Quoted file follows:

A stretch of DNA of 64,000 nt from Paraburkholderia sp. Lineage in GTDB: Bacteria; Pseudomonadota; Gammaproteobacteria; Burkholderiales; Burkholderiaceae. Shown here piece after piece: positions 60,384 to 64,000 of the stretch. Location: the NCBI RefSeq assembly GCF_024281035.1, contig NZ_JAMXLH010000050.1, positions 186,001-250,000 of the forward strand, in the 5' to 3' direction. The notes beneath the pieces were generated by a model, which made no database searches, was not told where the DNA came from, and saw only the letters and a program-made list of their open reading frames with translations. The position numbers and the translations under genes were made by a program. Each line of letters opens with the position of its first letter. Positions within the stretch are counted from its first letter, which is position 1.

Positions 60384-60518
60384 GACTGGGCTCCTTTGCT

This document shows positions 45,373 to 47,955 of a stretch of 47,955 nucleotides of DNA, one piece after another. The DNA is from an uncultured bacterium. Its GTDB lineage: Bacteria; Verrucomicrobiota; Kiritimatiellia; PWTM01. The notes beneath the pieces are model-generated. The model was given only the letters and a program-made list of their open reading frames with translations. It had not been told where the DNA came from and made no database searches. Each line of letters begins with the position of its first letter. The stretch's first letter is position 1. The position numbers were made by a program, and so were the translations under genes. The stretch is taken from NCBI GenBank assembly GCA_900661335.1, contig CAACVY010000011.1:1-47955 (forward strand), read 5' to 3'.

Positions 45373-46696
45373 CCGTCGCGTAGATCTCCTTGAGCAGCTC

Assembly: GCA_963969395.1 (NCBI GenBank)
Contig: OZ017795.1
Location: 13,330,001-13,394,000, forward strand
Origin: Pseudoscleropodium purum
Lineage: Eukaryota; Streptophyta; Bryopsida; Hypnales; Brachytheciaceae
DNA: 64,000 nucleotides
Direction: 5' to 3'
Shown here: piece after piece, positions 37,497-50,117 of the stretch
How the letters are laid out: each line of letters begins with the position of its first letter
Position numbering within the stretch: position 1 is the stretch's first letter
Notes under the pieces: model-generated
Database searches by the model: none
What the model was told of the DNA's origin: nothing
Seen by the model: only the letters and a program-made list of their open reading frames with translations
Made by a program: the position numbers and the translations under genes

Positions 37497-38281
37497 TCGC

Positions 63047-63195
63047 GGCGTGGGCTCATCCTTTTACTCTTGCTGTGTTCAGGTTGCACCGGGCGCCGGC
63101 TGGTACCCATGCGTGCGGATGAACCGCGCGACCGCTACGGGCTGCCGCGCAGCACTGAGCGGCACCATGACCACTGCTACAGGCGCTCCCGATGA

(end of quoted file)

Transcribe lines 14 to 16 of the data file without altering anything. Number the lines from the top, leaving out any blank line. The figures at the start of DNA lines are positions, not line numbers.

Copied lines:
Shown here: piece after piece, positions 37,497-50,117 of the stretch
How the letters are laid out: each line of letters begins with the position of its first letter
Position numbering within the stretch: position 1 is the stretch's first letter